After these early successes, the authors write, the Hillerich business endured a sequence of near-calamities. Fire, flood, financial depression, and fierce competition sent the company into slumps in sales or production at various times in the twentieth century. However, the Louisville Slugger prevailed, through Bud’s close relationships with the powers of Major League Baseball and the genius of Frank Bradsby. The nearly cataclysmic fire that struck the factory in December 1910 led to Hillerich’s partnership with Bradsby, the managerial and marketing genius who steered the company to successes in the Ruthian Twenties and the Depressed Thirties. Bradsby had increased the sale of the autographed Slugger Junior 600% by 1916, and his name has since then been branded with Hillerich’s on every bat the company made. Also under Bradsby, the company began to manufacture PowerBilt golf clubs, used by winners of the PGA and the U.S. Open in the thirties.
While Bradsby managed, Hillerich golfed and toured with the titans of baseball. He and his wife were special guests of The Babe Ruth and Lou Gehrig All Stars, who sailed to Japan in 1934 for games with the team that became the Yomiuri Giants. Archival photographs show the Hilleriches sharing celebrity with the Ruths, the Gehrigs, and the Lefty Gomezes.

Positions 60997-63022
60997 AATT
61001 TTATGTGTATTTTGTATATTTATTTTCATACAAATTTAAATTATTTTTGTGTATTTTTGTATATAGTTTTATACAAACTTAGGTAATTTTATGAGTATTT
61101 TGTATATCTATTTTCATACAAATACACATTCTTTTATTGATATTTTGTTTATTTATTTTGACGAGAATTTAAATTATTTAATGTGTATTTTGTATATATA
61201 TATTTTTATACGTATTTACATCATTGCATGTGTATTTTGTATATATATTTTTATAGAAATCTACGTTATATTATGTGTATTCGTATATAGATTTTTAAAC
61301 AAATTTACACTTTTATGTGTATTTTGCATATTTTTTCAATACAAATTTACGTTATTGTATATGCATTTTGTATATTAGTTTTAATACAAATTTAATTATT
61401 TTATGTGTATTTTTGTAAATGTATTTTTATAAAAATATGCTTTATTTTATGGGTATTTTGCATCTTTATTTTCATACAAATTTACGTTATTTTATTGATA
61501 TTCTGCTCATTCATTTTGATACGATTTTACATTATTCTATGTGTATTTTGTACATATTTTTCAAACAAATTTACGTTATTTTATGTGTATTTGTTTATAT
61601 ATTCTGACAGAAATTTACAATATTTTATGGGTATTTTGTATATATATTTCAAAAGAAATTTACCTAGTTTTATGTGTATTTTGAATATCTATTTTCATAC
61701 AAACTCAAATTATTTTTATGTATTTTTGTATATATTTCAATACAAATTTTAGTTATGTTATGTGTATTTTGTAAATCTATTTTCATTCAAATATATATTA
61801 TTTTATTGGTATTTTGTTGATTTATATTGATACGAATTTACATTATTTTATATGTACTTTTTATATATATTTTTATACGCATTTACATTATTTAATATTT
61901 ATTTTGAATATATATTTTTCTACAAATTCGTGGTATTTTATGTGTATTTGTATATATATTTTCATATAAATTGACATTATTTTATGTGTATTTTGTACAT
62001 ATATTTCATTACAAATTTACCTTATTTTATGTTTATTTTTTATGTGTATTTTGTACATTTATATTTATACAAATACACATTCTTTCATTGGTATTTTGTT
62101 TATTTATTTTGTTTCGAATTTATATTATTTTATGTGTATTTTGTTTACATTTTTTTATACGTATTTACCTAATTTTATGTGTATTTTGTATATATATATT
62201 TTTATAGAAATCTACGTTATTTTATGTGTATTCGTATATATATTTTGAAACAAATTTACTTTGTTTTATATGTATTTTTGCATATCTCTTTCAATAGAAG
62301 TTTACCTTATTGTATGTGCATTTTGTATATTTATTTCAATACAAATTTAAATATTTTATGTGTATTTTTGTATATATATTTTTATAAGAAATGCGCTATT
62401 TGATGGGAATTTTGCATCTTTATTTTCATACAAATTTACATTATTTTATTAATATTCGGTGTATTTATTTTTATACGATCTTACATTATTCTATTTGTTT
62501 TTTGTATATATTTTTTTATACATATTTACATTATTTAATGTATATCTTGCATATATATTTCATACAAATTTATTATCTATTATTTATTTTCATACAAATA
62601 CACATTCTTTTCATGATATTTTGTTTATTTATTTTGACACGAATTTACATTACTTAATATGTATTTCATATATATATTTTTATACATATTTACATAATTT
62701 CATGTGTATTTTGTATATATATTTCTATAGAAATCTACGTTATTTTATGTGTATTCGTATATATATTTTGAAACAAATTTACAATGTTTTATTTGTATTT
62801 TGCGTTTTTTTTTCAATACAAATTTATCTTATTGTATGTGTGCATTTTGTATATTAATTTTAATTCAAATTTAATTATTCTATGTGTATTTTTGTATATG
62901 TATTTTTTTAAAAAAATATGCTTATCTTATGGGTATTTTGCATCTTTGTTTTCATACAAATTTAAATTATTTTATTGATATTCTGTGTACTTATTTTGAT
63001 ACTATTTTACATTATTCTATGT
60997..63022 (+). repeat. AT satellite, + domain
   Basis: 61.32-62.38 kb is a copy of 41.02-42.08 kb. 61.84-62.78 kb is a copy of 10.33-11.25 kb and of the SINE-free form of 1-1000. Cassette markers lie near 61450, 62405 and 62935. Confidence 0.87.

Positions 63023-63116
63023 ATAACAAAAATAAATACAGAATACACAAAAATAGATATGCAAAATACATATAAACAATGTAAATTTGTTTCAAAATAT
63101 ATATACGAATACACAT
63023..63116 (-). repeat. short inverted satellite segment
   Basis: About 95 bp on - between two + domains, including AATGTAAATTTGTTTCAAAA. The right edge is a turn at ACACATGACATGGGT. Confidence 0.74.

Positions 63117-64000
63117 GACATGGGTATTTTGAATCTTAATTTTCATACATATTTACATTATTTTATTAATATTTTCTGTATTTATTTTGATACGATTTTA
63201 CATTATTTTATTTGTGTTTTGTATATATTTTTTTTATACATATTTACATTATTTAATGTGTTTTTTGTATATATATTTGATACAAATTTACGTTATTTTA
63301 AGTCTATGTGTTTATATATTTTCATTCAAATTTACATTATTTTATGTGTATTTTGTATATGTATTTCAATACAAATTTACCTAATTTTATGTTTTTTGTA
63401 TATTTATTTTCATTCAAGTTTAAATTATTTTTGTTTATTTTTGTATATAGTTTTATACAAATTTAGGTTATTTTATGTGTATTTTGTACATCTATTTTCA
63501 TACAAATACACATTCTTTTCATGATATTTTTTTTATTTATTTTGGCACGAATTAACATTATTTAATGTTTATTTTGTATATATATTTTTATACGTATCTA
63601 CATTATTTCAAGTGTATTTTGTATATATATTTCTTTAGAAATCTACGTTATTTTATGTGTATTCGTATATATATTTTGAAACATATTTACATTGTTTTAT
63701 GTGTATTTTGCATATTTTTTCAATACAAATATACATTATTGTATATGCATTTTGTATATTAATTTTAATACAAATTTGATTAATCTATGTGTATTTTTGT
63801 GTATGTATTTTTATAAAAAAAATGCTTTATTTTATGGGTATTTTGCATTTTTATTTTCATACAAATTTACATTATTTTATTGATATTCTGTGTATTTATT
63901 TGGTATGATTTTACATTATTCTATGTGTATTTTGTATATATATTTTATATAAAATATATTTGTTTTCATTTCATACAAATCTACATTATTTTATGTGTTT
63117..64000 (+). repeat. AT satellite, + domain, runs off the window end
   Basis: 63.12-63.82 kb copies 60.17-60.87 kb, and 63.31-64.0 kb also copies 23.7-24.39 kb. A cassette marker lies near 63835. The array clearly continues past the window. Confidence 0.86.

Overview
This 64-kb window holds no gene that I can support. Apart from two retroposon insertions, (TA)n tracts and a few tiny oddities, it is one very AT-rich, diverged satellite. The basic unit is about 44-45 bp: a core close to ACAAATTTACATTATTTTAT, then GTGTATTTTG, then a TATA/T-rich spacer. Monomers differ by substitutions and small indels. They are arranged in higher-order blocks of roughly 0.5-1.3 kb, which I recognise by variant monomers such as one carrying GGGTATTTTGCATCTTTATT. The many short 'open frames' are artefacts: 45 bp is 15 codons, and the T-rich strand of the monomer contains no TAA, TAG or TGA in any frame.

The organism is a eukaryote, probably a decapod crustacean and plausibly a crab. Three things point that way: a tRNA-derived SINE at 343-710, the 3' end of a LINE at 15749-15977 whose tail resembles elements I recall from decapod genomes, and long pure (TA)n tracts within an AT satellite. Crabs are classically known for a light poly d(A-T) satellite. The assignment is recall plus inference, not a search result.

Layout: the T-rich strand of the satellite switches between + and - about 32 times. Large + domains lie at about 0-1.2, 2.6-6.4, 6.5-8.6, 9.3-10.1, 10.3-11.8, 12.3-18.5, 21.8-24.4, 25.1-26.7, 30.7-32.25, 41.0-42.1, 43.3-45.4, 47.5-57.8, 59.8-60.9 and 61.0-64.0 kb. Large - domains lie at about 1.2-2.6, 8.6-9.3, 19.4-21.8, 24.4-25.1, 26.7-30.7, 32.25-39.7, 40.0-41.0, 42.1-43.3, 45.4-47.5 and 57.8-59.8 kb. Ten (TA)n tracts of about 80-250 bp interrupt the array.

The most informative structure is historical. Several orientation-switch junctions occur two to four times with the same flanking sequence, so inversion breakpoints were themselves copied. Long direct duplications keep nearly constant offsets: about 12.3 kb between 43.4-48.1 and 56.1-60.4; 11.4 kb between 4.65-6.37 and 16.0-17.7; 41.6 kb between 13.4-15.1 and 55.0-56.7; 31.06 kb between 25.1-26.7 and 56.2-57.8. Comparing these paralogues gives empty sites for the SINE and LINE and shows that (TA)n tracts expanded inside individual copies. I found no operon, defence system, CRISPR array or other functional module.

The great Ohio River flood of 1937 marked another turn in the fortunes of the company, the authors write. The flood shut down all manufacturing for over a month shortly before the start of the baseball season. While the company survived, Frank Bradsby did not. He died of a heart attack in May 1937 at the age of 69. The Hillerich family eventually bought his share of the company from his heirs, but his success is memorialized by his name branded into every bat.
The inclusion of three centerfold pages that slickly depict the newest Hillerich & Bradsby hybrid graphite/alloy bat seems to be the only instance of actual product promotion in the book. Aside from this corporate cheerleading, the flaws are minor. For example, the caption on a picture of Rogers Hornsby misidentifies him as "...perhaps the greatest shortstop to ever play the game." Hornsby played most of career at second base, however. A couple of obvious errors in typesetting are also distracting, but this attractive book is a solid and interesting study of the interaction of the iconic and the commercial in sport.
Serious students of baseball will appreciate this cultural and commercial history documented by unique pictures and documents. The unforgettable cover photograph of Ted Williams kissing the sweet spot on his Louisville Slugger is one of many shots of baseball stars with their precious bats. Sweet Spot is also a warm invitation to the interactive Louisville Slugger Museum and Factory, with its 120-foot tall carbon-steel sculpture which supposedly replicates Babe Ruth’s bat, although branded with the signature of A.J. "Bud" Hillerich. June 2009
Sidney J. Vance, Professor Emeritus, taught for many years courses in medieval literature, the writings of baseball, and other necessary topics under the aegis of the English Department at the University of Montevallo.